Weak Canadian manufacturing data and a higher-than-expected rise in U.S. core consumer inflation caused the Canadian dollar to fall against its U.S. counterpart today.
The U.S saw the largest increase in nearly three years of the core consumer inflation rate in May, driven by a sharp increase both motor vehicle and apparel prices.
Meanwhile across the border, Canadian manufacturers saw sales drop 1.3 percent in April, although as expected, to reverse most of March’s gains as the Japan earthquake cut off supplies to the auto industry.
“Today’s weak print provides a cautious reminder that the pace of economic growth is slowing in Canada,” said Mazen Issa, a macro strategist at TD Securities in a research note.
“We really held in a pretty tight range most of last week,” said Darcy Browne, Managing Director, Capital Markets Trading, CIBC, adding that a lot of the money is currently on the sidelines.
He added that “We’re exposed to the risk-on/risk-off scenarios that’s being presented by either the equity markets or the commodity markets. There’s still a lot of uncertainty.”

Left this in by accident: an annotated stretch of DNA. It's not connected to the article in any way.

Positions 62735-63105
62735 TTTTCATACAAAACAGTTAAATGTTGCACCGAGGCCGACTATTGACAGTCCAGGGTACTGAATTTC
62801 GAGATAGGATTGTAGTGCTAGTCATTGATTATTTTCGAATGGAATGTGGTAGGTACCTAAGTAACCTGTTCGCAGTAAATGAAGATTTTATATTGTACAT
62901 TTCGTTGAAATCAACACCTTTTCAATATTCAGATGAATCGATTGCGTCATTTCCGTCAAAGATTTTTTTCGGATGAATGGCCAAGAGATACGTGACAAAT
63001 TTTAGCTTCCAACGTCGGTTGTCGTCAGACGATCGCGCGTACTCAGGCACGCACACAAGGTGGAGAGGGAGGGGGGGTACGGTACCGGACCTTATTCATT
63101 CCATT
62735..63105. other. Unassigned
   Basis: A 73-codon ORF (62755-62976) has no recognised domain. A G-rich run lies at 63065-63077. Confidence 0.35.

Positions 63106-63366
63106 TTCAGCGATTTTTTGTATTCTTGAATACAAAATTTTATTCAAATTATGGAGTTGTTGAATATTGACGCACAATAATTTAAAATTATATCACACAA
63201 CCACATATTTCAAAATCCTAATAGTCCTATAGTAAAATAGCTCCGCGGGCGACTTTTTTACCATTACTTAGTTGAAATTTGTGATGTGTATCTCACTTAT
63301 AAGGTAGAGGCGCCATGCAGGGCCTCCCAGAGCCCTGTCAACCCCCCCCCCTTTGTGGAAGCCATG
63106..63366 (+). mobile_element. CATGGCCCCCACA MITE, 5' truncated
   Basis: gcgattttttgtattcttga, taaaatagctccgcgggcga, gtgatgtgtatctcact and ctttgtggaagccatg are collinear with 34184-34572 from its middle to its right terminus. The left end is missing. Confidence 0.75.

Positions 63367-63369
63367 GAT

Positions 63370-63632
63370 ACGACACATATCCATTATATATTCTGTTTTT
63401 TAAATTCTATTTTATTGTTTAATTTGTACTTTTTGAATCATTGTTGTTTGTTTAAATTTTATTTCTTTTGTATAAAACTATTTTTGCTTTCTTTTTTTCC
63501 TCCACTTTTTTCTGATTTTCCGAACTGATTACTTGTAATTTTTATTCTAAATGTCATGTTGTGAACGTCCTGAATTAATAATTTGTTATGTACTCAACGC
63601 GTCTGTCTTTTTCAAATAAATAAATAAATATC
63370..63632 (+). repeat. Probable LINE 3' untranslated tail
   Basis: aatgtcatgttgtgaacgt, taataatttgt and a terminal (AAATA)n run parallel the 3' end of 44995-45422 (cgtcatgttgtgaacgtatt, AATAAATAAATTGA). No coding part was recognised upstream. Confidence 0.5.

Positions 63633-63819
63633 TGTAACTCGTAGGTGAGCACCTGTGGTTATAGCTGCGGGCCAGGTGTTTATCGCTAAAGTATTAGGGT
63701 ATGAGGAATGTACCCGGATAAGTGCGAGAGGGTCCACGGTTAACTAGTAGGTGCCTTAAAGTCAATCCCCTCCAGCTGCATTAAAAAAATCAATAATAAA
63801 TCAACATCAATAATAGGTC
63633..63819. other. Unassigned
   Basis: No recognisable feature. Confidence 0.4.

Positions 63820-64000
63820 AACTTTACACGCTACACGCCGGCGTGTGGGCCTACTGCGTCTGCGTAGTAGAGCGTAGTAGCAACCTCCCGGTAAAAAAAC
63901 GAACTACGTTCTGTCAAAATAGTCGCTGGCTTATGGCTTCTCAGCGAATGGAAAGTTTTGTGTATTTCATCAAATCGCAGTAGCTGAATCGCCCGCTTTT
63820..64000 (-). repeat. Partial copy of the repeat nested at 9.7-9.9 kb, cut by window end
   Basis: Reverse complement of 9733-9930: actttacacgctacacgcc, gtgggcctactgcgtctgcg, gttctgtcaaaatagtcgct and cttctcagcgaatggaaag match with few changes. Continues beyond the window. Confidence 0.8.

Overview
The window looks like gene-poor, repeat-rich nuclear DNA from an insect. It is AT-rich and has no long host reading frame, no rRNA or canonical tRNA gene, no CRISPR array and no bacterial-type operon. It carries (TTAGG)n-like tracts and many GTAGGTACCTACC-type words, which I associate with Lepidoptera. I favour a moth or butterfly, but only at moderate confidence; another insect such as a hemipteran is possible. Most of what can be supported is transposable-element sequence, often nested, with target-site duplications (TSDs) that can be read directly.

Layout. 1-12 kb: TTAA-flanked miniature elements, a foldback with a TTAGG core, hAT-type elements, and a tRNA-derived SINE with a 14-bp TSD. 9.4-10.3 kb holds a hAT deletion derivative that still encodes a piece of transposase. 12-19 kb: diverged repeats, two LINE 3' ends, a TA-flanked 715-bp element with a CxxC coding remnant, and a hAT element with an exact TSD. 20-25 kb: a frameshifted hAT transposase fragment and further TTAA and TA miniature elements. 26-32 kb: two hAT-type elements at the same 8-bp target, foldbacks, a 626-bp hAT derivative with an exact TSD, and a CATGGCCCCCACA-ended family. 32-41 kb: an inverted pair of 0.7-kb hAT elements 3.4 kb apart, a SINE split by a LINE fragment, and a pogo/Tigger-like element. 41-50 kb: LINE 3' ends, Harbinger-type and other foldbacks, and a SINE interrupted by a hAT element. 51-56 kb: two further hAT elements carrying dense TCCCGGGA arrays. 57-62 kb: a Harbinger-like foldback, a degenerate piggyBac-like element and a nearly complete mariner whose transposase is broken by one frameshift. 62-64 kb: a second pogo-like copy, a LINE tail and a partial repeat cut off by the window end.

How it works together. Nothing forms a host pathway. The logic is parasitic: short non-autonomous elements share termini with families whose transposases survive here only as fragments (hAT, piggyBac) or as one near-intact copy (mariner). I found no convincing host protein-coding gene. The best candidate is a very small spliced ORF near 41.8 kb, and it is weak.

Upon release of the data at 12:30GMT, the Canadian Dollar lost 16 pips against the greenback. USDCAD jumped to 0.9707 from 0.9723.
Meanwhile, the Loonie has a chance to be lifted depending on how hawkish Bank of Canada Governor Mark Carney’s speech will be later today. He will be speaking in Vancouver later this afternoon about Canada’s housing market, with investors looking for comments on the impact of low Canadian interest rates on household borrowing.